Gateway Horror in SOMETHING WICKED THIS WAY COMES
Something Wicked This Way Comes is a sensational piece of gateway horror. Even more sensational, however, is just how resonant it becomes as you age. The horrors of Ray Bradbury’s 1962 novel and the Disney-lite terror of Jack Clayton’s 1983 filmic adaptation are amplified. The insidious undercurrent of childhood fears, in retrospect, becomes all the more frightening as an adult. In other words, Something Wicked This Way Comes is a perennial piece of gateway horror for a reason.
A villainous carnival owner, Mr. Dark, preys upon unsuspecting Midwestern townsfolk by granting wishes, but for a price.
Bradbury’s original novel and the movie, for the most part, follow the same trajectory. 13-year-olds Jim Nightshade and William Halloway are best friends living in their Midwestern hometown of Green Town, Illinois. Like most kids their age, Will and Jim are inoculate themselves from the true terrors of the world, spending their days jaunting around town, buying gumballs, and ribbing William’s father, Charles. Middle-aged and enduringly unhappy, Charles is envious of Jim and Will’s youth, envy that psychologically prohibits him from truly being close with his son.
Late one October evening, however, a traveling carnival comes to town, led by the mysterious Mr. Dark, an enigmatic figure with the arcane capacity to grant the Green Town residents’ secret desires. Jim and William, in conventional horror fashion, discover that Mr. Dark and his merry band of carnies are really enslaving the residents, feeding off their lifeforce and perverting their desires in cruel, ghastly ways.
Something Wicked This Way Comes was one of the first horror novels I read– a children’s horror novel paced and written for an adult audience. Naturally, I empathized and identified with both Will and Jim. I relished in their adventures. I thought of my own childhood friends, how we’d spend our days outdoors and return only when the sun went down. Similarly, I beamed with familiarity every time Will and Jim defeated a monster and felt discouraged every time the adults in town met their claims of monstrous carnies with incredulity. The fates of Mr. Cooger, the carnie who ages in reverse, or Miss Foley, the schoolteacher rendered both young and blind, frightened me, but never resonated beyond an ephemeral literary jolt. It was scary, yes, but in the myopic mind of a child, I thought it could never happen to me.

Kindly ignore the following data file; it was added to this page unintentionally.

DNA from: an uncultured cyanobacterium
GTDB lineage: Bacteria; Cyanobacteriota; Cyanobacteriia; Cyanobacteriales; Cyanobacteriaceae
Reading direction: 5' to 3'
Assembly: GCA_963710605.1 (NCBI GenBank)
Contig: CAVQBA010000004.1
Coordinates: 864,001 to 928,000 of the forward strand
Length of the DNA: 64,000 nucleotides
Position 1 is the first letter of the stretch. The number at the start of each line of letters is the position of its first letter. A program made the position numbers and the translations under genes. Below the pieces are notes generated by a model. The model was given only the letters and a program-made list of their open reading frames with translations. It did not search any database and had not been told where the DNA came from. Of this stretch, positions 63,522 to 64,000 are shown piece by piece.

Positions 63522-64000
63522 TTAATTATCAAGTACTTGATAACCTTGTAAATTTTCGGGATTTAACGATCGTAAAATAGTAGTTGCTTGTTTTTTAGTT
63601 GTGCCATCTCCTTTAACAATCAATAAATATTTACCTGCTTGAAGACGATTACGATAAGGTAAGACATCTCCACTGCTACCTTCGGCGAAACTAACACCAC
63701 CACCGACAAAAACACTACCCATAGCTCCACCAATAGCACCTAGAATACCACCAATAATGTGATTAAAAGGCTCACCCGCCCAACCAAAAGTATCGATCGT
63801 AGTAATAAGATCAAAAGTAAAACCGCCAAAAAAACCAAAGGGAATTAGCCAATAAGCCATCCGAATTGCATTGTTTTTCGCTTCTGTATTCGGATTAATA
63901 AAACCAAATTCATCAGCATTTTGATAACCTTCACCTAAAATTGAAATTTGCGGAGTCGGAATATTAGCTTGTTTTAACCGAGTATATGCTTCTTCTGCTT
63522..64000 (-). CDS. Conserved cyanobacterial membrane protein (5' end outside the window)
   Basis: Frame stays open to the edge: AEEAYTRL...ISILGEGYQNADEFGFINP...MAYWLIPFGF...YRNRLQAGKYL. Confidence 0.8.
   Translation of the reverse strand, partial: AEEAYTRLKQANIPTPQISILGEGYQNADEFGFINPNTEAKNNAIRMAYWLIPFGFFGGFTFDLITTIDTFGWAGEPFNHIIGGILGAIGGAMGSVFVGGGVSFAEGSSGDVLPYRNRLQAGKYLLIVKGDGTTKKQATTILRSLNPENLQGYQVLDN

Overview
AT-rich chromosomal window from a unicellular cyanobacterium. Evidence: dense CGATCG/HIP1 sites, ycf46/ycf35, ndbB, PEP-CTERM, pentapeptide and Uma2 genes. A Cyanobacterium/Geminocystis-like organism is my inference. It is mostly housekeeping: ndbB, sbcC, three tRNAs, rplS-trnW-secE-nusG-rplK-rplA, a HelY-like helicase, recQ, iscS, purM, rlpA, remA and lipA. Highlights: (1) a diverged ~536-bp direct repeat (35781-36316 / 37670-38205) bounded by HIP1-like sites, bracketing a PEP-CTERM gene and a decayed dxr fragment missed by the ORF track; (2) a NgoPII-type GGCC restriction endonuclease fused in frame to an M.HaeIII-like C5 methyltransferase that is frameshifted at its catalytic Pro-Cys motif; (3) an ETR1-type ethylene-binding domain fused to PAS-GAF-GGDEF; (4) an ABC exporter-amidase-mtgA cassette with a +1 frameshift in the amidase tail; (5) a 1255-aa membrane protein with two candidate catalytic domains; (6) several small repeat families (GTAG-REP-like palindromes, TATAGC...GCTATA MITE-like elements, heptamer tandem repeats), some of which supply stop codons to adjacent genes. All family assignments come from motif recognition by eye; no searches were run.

Worse, as a child, I didn’t pity Charles Halloway so much as I regarded him with contempt. I thought he was whiny, and perhaps on account of my own relationship with my father, I simply wanted him to be better. As Charles Halloway longed for his youth, I simply wanted him to grow up. Now, in retrospect, the plight of Charles Halloway is the scariest thread of both the book and the movie. It is also the most optimistic.
Charles Halloway, unlike Jim and Will, knows too well the true horrors of the world. Charles knew intimately of the terrors that aren’t’ monsters in the closet or witches under the bed, but the truly frightening things like aging and disease, death and debt, broken dreams and shattered promises. He knows of love that’s fickle and wispy. He knows how Will saw himself in Charles, and how he pitied it. Charles fears his age and inevitable death, like a nocturnal Rolodex of all the things he longed to do but no longer could. While Jim and Will battle with the Dust Witch, Charles lies awake in bed– “But men in middle age? They know that hour well. Oh God, midnight’s not bad, you wake and go back to sleep, one or two’s not bad, you toss but sleep again. Five or six in the morning, there’s hope, for dawn’s just under the horizon. But three, now, Christ, three A.M.! Doctors say the body’s at low tide then. The soul is out. The blood moves slow. You’re the nearest to dead you’ll ever be save dying. Sleep is a patch of death, but three in the morn, full wide-eyed staring, is living death!”
It’s a lyrical and literary slice of prose, the meaning of which eluded me as a child. I didn’t understand the fears and aches of someone like Charles. I was afraid of Mr. Dark and the Dust Witch’s balloon. I was afraid of evil carnivals and chases through town, moments where I might have to hold my breath in the sewer below while a monster hunted me on the surface above.
I’ve recently re-read (it’s one of my favorite novels) and re-watched the movie and was truly astounded to see how radically my sensibilities had shifted. It seems too obvious in retrospect, but Jim and Will aren’t the heroes of the novel. No, Charles is. Charles saves them from the clutches of Mr. Dark, quite literally kills him with kindness, and stops the proliferation of the evil carnival dead in its tracks. Resultantly, Charles’s victory draws him closer to his son, and despite his grief and fears, his life is recontextualized, and for the first time in a very long time, Charles is happy.
The most incredible thing, then, is just how poignant and scary Something Wicked This Way Comes is for children and adults alike. The best horror is timeless. The best horror is universal. Gateway horror, in a sense, has a way of warping the mind. The lens to the past sometimes hyperbolizes our childhood fears and the movies that exploited them. Sometimes, when revisiting an old favorite, we’re left wondering what it was that managed to scare us so intensely at the time. Nostalgia is capricious that way. Something Wicked This Way Comes, however, like the central Benjamin Button carousel, has the capacity to truly take us back in time. Its scares are evergreen and resonant, and it is abounding with heart. It’s not just something wicked, it’s something truly wonderful.
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